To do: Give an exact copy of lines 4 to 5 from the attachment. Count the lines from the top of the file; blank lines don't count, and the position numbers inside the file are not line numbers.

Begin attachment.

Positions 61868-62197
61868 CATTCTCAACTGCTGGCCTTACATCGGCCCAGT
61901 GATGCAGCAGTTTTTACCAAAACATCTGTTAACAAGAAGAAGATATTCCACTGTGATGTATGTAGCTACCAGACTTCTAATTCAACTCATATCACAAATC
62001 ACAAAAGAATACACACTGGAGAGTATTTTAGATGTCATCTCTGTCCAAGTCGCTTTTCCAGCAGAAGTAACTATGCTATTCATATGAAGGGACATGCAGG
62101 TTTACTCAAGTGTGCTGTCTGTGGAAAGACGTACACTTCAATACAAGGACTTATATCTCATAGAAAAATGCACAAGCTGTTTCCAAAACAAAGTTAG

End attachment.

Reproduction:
62001 ACAAAAGAATACACACTGGAGAGTATTTTAGATGTCATCTCTGTCCAAGTCGCTTTTCCAGCAGAAGTAACTATGCTATTCATATGAAGGGACATGCAGG
62101 TTTACTCAAGTGTGCTGTCTGTGGAAAGACGTACACTTCAATACAAGGACTTATATCTCATAGAAAAATGCACAAGCTGTTTCCAAAACAAAGTTAG